The survey years were grouped as 2015-2017 and 2018-2019. Each country was categorized per the World Bank classification system as a low-income country (LIC), an upper middle-income country (uMIC), a lower middle-income country (lMIC), or a high-income country (HIC) based on the most recent survey year obtained from the World Bank website (https://datahelpdesk.worldbank.org/knowledgebase/articles/906519-world-bankcountry-and-lending-groups). The WHO MPOWER data were extracted from the WHO reports on the global tobacco epidemic for the closest survey year. The MPOWER indicators are focused on 6 effective strategies for fighting the global tobacco epidemic: (1) monitoring tobacco consumption and the effectiveness of preventive measures (termed “monitoring tobacco use” for this study); (2) protecting people from tobacco smoke (“smoke-free policies”); (3) offering help to quit tobacco use (“cessation programs”); (4) warning about the dangers of tobacco (“warning about dangers of tobacco use”); (5) enforcing bans on tobacco advertising, promotion, and sponsorship (“advertising bans”); and (6) raising taxes on tobacco (“taxation”). For each of these measures, a score of 1 was assigned if data were lacking entirely, if no data from 2009 onward were available, or if available data were not both recent and representative of the national population. Scores of 2 to 4 (for M) and 2 to 5 (for P, O, W, E, and R) represent a scale from the weakest to the strongest level of tobacco control policy in the relevant country. A score was ascertained for each of the 6 dimensions, and the 6 scores were summed to obtain the MPOWER score. The highest possible MPOWER score was 29.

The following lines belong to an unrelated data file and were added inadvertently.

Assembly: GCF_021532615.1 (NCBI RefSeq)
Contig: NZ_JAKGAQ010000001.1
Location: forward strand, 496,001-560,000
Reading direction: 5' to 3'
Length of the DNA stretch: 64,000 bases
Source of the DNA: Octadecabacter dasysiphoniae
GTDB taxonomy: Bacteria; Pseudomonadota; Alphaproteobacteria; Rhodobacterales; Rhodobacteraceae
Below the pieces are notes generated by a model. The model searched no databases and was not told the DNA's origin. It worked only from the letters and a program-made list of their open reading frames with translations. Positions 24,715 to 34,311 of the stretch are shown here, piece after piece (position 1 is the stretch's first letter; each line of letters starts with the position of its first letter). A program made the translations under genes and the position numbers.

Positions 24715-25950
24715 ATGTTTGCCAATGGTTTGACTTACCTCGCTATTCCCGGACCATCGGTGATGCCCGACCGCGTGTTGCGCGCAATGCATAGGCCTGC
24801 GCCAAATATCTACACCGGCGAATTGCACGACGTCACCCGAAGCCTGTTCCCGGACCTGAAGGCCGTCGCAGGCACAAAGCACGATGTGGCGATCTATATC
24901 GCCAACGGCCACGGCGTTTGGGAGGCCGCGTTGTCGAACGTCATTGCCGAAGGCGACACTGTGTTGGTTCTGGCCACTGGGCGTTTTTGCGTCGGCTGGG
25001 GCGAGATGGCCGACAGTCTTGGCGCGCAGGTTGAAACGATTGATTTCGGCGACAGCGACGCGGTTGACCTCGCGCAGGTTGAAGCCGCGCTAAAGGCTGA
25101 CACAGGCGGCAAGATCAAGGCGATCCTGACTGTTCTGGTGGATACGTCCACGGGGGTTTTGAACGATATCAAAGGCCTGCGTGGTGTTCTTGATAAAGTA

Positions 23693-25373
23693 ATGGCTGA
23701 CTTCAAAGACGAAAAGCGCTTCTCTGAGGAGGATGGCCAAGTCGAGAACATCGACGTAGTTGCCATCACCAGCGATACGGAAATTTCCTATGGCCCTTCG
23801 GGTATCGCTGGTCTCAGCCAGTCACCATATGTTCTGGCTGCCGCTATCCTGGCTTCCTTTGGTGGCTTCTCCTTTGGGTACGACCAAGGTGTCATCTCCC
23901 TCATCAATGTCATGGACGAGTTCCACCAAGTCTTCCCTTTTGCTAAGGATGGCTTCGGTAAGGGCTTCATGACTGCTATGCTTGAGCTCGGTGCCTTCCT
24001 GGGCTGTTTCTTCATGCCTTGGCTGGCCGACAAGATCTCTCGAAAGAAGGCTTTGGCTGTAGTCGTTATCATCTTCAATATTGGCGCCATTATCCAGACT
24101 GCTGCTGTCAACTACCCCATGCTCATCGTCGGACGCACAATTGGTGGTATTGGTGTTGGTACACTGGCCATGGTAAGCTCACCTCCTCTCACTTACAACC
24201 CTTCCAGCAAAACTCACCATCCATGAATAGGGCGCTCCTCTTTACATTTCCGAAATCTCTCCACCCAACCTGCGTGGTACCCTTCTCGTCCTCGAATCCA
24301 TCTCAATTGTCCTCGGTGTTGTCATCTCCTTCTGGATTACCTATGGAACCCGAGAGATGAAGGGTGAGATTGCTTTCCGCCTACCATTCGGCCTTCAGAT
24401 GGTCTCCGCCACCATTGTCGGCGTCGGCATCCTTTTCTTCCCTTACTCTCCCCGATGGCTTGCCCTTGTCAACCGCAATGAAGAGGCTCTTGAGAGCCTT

Statistical analysis